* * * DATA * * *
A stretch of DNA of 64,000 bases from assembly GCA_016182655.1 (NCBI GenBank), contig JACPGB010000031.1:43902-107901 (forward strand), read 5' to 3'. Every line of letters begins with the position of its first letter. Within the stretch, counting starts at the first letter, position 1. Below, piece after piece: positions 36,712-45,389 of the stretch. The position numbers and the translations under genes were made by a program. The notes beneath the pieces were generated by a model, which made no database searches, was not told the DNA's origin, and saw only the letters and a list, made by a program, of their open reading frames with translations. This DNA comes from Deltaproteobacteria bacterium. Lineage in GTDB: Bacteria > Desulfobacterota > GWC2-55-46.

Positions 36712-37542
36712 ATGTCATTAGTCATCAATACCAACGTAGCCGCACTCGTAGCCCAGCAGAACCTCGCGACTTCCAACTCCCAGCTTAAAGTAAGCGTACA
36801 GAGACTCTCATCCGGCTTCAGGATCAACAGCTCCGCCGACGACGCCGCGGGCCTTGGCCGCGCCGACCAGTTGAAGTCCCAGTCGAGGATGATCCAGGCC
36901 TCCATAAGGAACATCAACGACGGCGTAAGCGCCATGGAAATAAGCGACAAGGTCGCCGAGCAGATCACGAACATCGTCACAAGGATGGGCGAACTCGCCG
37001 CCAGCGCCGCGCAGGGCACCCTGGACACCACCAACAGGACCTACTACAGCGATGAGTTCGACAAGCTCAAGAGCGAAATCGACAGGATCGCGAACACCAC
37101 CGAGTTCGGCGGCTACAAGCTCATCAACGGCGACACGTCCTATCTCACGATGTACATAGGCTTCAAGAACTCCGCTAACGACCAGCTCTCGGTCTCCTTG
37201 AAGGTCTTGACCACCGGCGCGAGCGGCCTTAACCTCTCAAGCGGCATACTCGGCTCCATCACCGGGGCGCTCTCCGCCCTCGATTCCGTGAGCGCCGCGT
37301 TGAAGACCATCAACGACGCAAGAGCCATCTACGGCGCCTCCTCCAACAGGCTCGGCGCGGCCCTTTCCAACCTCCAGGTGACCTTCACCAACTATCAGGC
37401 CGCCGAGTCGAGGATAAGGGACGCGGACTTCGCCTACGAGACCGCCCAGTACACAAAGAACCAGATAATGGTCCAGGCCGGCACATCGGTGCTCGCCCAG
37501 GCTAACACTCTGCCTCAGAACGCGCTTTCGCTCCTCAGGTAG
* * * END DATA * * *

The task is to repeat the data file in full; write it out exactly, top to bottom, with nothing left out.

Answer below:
A stretch of DNA of 64,000 bases from assembly GCA_016182655.1 (NCBI GenBank), contig JACPGB010000031.1:43902-107901 (forward strand), read 5' to 3'. Every line of letters begins with the position of its first letter. Within the stretch, counting starts at the first letter, position 1. Below, piece after piece: positions 36,712-45,389 of the stretch. The position numbers and the translations under genes were made by a program. The notes beneath the pieces were generated by a model, which made no database searches, was not told the DNA's origin, and saw only the letters and a list, made by a program, of their open reading frames with translations. This DNA comes from Deltaproteobacteria bacterium. Lineage in GTDB: Bacteria > Desulfobacterota > GWC2-55-46.

Positions 36712-37542
36712 ATGTCATTAGTCATCAATACCAACGTAGCCGCACTCGTAGCCCAGCAGAACCTCGCGACTTCCAACTCCCAGCTTAAAGTAAGCGTACA
36801 GAGACTCTCATCCGGCTTCAGGATCAACAGCTCCGCCGACGACGCCGCGGGCCTTGGCCGCGCCGACCAGTTGAAGTCCCAGTCGAGGATGATCCAGGCC
36901 TCCATAAGGAACATCAACGACGGCGTAAGCGCCATGGAAATAAGCGACAAGGTCGCCGAGCAGATCACGAACATCGTCACAAGGATGGGCGAACTCGCCG
37001 CCAGCGCCGCGCAGGGCACCCTGGACACCACCAACAGGACCTACTACAGCGATGAGTTCGACAAGCTCAAGAGCGAAATCGACAGGATCGCGAACACCAC
37101 CGAGTTCGGCGGCTACAAGCTCATCAACGGCGACACGTCCTATCTCACGATGTACATAGGCTTCAAGAACTCCGCTAACGACCAGCTCTCGGTCTCCTTG
37201 AAGGTCTTGACCACCGGCGCGAGCGGCCTTAACCTCTCAAGCGGCATACTCGGCTCCATCACCGGGGCGCTCTCCGCCCTCGATTCCGTGAGCGCCGCGT
37301 TGAAGACCATCAACGACGCAAGAGCCATCTACGGCGCCTCCTCCAACAGGCTCGGCGCGGCCCTTTCCAACCTCCAGGTGACCTTCACCAACTATCAGGC
37401 CGCCGAGTCGAGGATAAGGGACGCGGACTTCGCCTACGAGACCGCCCAGTACACAAAGAACCAGATAATGGTCCAGGCCGGCACATCGGTGCTCGCCCAG
37501 GCTAACACTCTGCCTCAGAACGCGCTTTCGCTCCTCAGGTAG